Conservative MPs took a day off to celebrate the royal wedding but on Monday they will be back at work on their favourite project: Trying to bring down their own prime minister

LONDON — A group of Conservative MPs wants to bring down the prime minister.

The Sunday Times reported that a group of hard-Brexit MPs are preparing a coup against Theresa May that would trigger an unscheduled snap election in October. They are unhappy that May’s current proposals for leaving the EU will keep the UK closely aligned with Europe’s customs union, a trade framework that would require Britain to follow many European laws. One told The Times:

“The numbers are against us and if we face repeated defeats when the [EU] withdrawal bill returns to the Commons, the only alternative will be to kick over the table and trigger a vote of no confidence in the prime minister, which will likely lead to another general election.”

It is telling that this MP declined to be named on the record. They don’t have the cojones to go public with the plot against their own leader.

Business Insider’s Adam Bienkov has repeatedly reported on the plot against May and his sources are also too shy to speak aloud. That suggests the anti-May group number far fewer than the 48 they need to trigger a vote against their own leadership.

Another clue is at the beginning of that quote: “The numbers are against us.” The House of Commons as a whole has a large pro-Remain majority. Those MPs would vastly prefer a soft Brexit that keeps the UK close to Europe, and not the disjointed cliff-plunge favoured by the hardcore Brexiteers who want May gone.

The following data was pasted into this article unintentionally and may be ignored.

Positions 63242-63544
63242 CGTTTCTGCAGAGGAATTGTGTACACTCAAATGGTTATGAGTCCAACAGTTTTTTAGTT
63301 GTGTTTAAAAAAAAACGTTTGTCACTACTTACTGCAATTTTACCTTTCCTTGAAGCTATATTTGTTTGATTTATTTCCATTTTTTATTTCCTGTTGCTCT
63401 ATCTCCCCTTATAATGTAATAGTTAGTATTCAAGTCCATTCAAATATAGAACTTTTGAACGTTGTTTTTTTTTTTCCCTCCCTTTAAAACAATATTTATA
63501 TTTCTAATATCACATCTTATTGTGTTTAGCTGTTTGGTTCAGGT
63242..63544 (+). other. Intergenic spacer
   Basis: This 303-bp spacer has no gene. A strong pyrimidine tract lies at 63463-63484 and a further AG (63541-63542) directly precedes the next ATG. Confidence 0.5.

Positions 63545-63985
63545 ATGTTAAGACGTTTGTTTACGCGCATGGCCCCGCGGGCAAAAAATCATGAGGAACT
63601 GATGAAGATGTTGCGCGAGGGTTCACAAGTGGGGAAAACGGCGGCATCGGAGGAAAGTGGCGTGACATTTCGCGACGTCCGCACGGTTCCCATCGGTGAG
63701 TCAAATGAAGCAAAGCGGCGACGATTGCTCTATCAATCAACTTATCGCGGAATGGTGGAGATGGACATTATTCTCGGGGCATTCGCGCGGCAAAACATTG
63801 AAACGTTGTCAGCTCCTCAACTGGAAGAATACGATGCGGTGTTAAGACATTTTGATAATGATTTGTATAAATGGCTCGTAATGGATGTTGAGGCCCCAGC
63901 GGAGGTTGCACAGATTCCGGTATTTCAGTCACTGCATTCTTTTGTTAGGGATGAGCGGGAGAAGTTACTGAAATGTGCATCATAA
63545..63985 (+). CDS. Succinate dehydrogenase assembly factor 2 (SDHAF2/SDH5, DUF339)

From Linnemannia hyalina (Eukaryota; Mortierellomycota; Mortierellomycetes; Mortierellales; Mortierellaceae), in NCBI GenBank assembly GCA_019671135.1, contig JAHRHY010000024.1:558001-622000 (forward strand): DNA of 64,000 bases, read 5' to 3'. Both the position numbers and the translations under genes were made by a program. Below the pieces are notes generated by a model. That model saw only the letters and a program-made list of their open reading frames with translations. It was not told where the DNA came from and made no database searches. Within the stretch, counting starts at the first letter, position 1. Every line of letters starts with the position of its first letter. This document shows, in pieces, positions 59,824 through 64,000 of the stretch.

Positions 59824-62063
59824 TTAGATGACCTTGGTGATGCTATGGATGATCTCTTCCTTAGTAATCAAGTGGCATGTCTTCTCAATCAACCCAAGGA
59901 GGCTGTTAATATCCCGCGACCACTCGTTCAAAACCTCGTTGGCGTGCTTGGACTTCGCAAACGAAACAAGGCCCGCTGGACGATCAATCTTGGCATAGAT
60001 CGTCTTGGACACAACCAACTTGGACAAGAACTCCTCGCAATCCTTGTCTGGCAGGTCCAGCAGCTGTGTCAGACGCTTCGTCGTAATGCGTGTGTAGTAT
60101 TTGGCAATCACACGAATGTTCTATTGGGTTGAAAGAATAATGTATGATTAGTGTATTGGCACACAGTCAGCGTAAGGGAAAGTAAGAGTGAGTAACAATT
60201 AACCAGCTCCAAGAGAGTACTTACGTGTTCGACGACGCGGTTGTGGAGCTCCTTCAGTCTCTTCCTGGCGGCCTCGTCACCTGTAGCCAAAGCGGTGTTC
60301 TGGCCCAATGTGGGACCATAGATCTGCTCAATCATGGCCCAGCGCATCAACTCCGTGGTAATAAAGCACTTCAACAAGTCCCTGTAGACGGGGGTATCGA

This is May’s problem: She needs the support of her own eurosceptic MPs to survive, but in order to get her EU withdrawal package through the Commons she will likely need the votes of MPs outside her party.

That’s why the coup plotters are going nowhere. If they topple May, they risk the following events:

  • A general election that might see Labour leader Jeremy Corbyn elected prime minister.
  • That scenario could result in a softer Brexit than the one May is planning.
  • Even so, it would leave the right of the Tory party with no influence on the Article 50 talks.
  • And it could cripple the government just five months before the Article 50 exit deadline.
  • That timetable might force “Prime Minister Corbyn” to retract the Article 50 request or extend its period.
  • The other alternative is for the UK to drop out of the EU with no deal in March 2019 — the very worst scenario, economically.

The anti-May plotters might actually prefer that last outcome. It’s the only way their kamikaze tactics make sense, and it explains why so few other MPs are supporting them.

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